To investigate the roles of phenotype plasticity and selection pressures in tumour relapse, here we propose a phenotypestructured PDE model of evolutionary dynamics in a cancer cell population which is exposed to the action of a cytotoxic drug within an in vitro culture system. Our model is informed by a previous conceptual model [38] and focuses on a cancer cell population structured by the expression level of a gene which is linked to both the cellular levels of cytotoxicdrug resistance and proliferative potential – such as ALDH1, CD44, CD117 or MDR1 [39, 40]. We characterise the phenotypic state of each cell by means of a continuous variable related to the level of expression of this gene, and we allow the cell phenotypic state to change in time due to nongenetic instability, which is mediated by random epimutation events. The inclusion of a dynamic continuous population structure and its plasticity makes PDE models a natural framework to study, in silico, the phenotypic evolution of cancer cells. Note that, in the model presented here, nongenetic instability is purely random and represented by a constant rate multiplying a diffusion operator. In more sophisticated models involving metabolismdependent epigenetic dynamics, as those advocated in [41], this constant would be replaced by a suitable function to incorporate the effects of the cell load in histone demethylases, DNA methyltransferases, or other epigenetic enzymes, together with their substrates and coenzymes.
Exploiting the analytical tractability of our model, we dissect the relative contributions of random epimutations, natural selection and competition for resources as drivers of adaptation in cancer cell populations that evolve under the action of cytotoxic drugs. This analytical work builds on recent advances in the study of nonlocal PDEs that arise in models of population dynamics [33, 42, 43], which enable us to explore the parameter space of our model completely. To illustrate analytical results through numerical simulations, we calibrate our model by means of existing data from in vitro experiments on the phenotypic evolution of HL60 leukemic cells exposed to vincristine [14]. Nonetheless, the results of our analyses are qualitatively robust across a wide range of parameter values. This makes the conclusions presented in our current work applicable to a broad spectrum of cancer cell lines evolving under the action of different cytotoxic agents.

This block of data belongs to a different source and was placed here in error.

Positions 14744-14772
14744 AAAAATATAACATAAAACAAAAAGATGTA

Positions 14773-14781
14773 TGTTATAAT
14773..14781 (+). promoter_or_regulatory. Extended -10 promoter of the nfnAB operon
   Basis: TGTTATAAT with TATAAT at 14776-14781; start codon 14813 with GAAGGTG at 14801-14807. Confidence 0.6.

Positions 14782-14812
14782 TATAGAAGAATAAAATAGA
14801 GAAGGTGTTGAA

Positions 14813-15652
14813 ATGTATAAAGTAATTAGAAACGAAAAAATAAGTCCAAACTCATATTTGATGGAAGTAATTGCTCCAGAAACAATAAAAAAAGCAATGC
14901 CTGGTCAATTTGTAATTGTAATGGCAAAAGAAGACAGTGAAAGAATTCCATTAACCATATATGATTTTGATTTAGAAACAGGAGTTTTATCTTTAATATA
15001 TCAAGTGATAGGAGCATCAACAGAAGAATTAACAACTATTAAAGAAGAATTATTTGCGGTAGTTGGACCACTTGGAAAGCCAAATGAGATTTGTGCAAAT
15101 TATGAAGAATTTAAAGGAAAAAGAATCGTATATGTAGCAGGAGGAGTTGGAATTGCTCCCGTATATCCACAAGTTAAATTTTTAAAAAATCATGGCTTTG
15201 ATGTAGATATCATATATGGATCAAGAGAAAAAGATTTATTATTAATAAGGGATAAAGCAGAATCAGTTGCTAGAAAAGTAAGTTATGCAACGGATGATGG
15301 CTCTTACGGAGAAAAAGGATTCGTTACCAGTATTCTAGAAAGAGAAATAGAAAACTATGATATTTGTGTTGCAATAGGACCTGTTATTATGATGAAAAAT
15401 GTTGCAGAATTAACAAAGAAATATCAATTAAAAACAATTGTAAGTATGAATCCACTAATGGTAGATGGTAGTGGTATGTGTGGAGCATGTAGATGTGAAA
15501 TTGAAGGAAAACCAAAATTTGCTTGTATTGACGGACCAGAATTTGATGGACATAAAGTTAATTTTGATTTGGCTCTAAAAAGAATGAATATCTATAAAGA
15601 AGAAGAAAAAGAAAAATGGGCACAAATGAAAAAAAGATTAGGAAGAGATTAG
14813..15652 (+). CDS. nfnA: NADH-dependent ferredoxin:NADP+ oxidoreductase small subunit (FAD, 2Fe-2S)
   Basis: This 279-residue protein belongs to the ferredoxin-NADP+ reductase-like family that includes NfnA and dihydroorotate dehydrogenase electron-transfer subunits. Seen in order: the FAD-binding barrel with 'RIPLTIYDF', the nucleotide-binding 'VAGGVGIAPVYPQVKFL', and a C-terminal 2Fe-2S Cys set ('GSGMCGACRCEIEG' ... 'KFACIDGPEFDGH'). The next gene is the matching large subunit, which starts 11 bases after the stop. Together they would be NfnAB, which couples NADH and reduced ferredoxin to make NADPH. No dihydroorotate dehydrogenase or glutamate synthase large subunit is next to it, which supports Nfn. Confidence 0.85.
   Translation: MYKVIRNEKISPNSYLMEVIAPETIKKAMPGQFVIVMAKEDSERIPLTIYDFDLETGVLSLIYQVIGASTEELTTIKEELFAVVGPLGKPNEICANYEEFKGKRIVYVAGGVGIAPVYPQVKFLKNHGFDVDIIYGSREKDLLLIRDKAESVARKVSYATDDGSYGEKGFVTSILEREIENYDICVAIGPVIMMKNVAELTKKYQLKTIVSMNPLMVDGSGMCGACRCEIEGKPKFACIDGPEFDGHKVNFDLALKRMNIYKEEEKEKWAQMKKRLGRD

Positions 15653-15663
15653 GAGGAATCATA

Our main findings elucidate how the phenotype distribution, the level of phenotypic heterogeneity and the size of cancer cell populations exposed to cytotoxic drugs are shaped by the strength of natural selection, the rate of random epimutations, the intensity of the competition for limited resources between cells, and the drug dose in use. Moreover, we are able to obtain exact conditions for the successful adaptation of cancer cells, and we find that whilst phenotypic plasticity may facilitate adaptation in neoplastic cell populations exposed to cytotoxic drugs, frequent fluctuations in protein levels can also contribute to extinction in the presence of high drug concentrations. Finally, our mathematical results provide a ‘proof of concept’ of the hypothesis that the use of cytotoxic agents at high doses is a doubleedged sword in the fight against cancer, and offer a formal basis for the development of therapeutic protocols which effectively exploit evolutionary mechanisms to improve the efficacy of cytotoxic therapy.
Methods